Evidence of gray matter reduction and dysfunction in chromosome 22q11.2 deletion syndrome.

Journal Article (Journal Article)

Chromosome 22q11.2 deletion syndrome (22q11DS) is associated with cognitive deficits and morphometric brain abnormalities in childhood and a markedly elevated risk of schizophrenia in adolescence/early adulthood. Determining the relationship between neurocognition and neuroimaging findings would yield crucial information about childhood neurodevelopment and provide a basis for the study of the trajectory that occurs on the pathway to psychosis. We compared morphometric brain findings between non-psychotic children with 22q11DS (n = 22) and healthy controls (n = 16), and examined the association between neurocognitive functioning and morphometric brain findings. Volumetric regional gray matter differences between the 22q11DS and control subjects were measured, and correlations of the regional gray matter volumes and neurocognition were performed. Children with 22q11DS demonstrated reductions in gray matter in several brain regions, chiefly the frontal cortices, the cingulate gyrus and the cerebellum. The volumetric reductions in these salient areas were associated with poor performance in sustained attention, executive function and verbal memory; however, the relation of brain volume with cognitive performance did not differ between the patient and control groups. Thus, children with 22q11DS demonstrate gray matter reductions in multiple brain regions that are thought to be relevant to schizophrenia. The correlation of these volumetric reductions with poor neurocognition indicates that these brain regions may mediate higher neurocognitive functions implicated in schizophrenia.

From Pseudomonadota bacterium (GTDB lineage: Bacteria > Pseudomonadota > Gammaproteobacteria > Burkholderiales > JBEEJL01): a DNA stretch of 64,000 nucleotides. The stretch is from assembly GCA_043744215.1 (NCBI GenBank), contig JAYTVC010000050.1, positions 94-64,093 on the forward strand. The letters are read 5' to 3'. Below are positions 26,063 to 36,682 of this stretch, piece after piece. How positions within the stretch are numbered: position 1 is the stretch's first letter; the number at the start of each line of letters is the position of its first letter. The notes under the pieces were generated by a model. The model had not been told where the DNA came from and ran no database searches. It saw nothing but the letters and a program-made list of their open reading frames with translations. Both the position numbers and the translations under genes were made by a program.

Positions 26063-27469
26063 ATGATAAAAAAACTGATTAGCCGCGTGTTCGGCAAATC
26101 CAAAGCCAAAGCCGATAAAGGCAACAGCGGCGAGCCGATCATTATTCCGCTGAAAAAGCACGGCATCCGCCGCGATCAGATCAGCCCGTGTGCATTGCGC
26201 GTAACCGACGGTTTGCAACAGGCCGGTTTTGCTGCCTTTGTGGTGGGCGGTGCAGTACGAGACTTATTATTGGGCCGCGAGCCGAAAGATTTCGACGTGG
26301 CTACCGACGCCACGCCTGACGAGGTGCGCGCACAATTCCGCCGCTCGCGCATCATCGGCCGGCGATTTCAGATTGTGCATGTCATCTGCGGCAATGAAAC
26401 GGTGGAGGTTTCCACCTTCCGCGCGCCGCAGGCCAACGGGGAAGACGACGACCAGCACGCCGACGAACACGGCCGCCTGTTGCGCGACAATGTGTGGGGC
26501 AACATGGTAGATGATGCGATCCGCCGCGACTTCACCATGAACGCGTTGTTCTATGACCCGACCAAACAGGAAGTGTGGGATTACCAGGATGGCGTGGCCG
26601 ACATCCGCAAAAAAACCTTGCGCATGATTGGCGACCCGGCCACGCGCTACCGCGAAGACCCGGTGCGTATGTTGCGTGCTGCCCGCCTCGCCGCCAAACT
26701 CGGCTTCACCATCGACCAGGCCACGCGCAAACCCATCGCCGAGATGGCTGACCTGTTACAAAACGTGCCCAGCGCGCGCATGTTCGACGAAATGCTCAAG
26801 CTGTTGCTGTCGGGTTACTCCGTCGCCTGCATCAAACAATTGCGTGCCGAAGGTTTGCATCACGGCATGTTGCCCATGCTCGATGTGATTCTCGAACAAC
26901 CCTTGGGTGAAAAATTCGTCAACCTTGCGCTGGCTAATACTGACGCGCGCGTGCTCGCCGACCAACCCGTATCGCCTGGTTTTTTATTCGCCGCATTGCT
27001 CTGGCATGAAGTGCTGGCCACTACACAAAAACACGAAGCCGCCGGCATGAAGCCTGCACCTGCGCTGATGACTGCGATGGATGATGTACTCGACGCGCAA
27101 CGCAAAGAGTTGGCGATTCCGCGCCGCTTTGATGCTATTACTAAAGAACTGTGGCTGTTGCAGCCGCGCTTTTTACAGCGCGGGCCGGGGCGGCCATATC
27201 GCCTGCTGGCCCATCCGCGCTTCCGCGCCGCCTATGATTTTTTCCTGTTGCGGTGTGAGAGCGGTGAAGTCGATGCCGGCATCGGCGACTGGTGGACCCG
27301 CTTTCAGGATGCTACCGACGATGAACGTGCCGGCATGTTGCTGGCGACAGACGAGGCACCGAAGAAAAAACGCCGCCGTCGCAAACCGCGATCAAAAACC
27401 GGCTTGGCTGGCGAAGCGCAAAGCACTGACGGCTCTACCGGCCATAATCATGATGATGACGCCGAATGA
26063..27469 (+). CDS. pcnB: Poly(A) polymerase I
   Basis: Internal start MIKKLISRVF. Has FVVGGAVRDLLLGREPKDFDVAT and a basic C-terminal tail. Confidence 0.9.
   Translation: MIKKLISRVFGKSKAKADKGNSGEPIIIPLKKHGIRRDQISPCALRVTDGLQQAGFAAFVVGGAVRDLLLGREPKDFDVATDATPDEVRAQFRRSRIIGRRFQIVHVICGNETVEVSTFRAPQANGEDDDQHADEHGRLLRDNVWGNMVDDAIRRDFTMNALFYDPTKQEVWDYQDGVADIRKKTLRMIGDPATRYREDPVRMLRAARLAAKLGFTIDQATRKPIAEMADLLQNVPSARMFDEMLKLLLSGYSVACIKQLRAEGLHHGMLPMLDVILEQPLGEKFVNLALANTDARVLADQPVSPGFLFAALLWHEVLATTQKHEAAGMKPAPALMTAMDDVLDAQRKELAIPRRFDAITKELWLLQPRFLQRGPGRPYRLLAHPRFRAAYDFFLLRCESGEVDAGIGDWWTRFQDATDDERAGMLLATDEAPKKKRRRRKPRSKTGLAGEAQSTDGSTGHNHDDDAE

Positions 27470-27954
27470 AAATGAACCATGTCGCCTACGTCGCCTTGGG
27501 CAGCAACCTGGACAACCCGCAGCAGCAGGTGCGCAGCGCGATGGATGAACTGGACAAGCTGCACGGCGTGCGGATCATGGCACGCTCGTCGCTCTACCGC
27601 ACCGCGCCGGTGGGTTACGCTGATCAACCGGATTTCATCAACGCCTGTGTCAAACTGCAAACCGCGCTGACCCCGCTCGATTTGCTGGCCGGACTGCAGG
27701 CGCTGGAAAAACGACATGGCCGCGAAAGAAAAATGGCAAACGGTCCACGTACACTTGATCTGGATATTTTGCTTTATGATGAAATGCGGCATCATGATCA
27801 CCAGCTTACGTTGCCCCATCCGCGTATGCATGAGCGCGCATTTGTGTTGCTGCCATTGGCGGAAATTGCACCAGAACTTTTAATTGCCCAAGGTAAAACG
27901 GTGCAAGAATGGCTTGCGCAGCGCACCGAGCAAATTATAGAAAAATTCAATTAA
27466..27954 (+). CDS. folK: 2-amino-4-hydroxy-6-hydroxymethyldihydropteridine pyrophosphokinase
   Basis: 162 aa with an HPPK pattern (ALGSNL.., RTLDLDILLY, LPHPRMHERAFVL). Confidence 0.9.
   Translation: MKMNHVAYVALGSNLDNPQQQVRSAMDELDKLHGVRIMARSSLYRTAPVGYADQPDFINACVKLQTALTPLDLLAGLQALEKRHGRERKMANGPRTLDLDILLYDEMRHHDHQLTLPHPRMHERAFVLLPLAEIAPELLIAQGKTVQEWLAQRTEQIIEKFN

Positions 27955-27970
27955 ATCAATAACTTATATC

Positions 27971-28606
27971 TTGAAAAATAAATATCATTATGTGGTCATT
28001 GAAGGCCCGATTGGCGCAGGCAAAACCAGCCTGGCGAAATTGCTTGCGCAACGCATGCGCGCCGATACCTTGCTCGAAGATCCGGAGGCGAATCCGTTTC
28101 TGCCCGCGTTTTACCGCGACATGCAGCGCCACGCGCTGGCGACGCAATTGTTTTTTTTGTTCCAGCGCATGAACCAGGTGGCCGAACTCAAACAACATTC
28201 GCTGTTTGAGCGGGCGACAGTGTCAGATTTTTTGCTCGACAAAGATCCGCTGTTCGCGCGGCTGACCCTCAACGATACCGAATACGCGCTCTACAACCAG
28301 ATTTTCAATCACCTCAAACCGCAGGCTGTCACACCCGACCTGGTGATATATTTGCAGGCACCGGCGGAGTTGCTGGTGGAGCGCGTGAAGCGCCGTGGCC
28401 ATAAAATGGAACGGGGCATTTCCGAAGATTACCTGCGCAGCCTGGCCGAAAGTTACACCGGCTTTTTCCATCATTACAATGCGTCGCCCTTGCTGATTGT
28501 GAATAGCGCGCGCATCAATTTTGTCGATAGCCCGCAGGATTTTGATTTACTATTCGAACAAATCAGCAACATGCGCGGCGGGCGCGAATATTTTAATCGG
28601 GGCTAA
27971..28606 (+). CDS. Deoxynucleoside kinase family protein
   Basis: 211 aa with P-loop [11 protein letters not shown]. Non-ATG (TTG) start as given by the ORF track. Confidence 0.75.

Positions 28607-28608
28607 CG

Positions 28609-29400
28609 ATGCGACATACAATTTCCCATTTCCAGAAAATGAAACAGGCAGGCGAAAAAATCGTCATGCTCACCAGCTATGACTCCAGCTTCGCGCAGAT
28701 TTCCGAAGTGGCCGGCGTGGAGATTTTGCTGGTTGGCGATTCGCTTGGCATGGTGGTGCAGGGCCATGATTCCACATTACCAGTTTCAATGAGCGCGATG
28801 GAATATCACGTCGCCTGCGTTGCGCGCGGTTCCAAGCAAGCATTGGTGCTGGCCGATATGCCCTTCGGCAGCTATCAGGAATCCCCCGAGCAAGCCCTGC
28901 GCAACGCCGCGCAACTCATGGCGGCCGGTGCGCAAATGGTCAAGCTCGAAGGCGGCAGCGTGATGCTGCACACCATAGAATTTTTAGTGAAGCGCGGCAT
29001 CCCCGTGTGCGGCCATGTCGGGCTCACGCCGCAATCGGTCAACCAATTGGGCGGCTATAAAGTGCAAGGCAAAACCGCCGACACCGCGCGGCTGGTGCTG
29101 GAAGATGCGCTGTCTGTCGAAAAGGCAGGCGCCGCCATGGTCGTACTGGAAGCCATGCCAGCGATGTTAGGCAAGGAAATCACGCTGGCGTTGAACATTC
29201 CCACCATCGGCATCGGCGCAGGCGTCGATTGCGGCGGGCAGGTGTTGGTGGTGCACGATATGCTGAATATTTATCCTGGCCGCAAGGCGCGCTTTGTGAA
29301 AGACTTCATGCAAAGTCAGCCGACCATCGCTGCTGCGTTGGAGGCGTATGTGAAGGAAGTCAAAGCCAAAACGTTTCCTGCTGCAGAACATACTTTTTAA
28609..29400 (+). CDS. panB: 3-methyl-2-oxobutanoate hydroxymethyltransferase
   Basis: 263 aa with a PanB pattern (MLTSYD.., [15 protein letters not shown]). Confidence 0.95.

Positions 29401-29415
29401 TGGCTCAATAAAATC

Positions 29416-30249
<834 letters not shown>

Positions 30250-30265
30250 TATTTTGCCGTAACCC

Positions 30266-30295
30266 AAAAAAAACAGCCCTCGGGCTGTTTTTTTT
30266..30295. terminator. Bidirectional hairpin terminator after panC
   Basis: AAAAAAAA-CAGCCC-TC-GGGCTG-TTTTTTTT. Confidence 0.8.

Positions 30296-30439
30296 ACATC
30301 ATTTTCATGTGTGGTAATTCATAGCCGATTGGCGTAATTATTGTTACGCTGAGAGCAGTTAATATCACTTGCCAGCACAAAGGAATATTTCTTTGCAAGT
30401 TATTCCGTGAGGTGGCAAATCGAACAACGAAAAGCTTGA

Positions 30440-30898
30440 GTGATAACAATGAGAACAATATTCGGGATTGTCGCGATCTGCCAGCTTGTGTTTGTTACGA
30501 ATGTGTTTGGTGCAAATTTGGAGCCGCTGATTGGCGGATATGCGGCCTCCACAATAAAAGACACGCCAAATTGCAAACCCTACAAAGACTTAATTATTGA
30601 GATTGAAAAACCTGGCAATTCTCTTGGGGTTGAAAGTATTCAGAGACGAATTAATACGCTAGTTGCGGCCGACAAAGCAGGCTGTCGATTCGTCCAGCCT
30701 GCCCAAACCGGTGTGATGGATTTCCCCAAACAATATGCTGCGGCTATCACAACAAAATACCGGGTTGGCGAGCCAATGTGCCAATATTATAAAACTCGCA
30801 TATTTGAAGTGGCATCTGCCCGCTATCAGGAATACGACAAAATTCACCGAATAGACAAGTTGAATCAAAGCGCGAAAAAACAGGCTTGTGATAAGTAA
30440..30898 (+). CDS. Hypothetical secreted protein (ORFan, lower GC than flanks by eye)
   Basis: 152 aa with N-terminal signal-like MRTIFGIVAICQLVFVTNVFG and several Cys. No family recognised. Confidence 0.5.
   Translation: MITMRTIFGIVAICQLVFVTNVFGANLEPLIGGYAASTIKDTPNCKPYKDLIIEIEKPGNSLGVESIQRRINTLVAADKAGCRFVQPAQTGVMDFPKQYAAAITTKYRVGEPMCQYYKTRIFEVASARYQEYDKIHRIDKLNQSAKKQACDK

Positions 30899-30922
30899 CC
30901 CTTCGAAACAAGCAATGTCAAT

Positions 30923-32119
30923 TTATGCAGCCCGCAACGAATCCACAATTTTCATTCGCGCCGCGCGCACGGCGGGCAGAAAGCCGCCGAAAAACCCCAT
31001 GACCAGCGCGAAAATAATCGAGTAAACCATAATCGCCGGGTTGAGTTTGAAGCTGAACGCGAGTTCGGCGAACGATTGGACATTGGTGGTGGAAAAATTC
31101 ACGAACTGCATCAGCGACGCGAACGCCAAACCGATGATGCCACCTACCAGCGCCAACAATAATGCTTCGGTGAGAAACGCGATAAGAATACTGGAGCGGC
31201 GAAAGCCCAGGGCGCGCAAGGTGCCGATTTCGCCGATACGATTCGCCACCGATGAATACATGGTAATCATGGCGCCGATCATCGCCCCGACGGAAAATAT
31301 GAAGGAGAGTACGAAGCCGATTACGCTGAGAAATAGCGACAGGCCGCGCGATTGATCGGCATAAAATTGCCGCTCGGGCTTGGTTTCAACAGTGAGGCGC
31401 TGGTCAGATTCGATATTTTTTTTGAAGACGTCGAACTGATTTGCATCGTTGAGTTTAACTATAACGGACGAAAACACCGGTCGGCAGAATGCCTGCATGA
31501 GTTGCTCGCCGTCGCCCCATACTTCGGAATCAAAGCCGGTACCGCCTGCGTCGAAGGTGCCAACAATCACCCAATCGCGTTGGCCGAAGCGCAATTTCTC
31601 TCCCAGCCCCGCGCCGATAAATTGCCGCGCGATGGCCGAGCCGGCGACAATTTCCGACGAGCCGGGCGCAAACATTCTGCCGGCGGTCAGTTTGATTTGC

Full Text

Duke Authors

Cited Authors

  • Shashi, V; Kwapil, TR; Kaczorowski, J; Berry, MN; Santos, CS; Howard, TD; Goradia, D; Prasad, K; Vaibhav, D; Rajarethinam, R; Spence, E; Keshavan, MS

Published Date

  • January 30, 2010

Published In

Volume / Issue

  • 181 / 1

Start / End Page

  • 1 - 8

PubMed ID

  • 19962860

Pubmed Central ID

  • PMC2794985

International Standard Serial Number (ISSN)

  • 0165-1781

Digital Object Identifier (DOI)

  • 10.1016/j.pscychresns.2009.07.003


  • eng

Conference Location

  • Ireland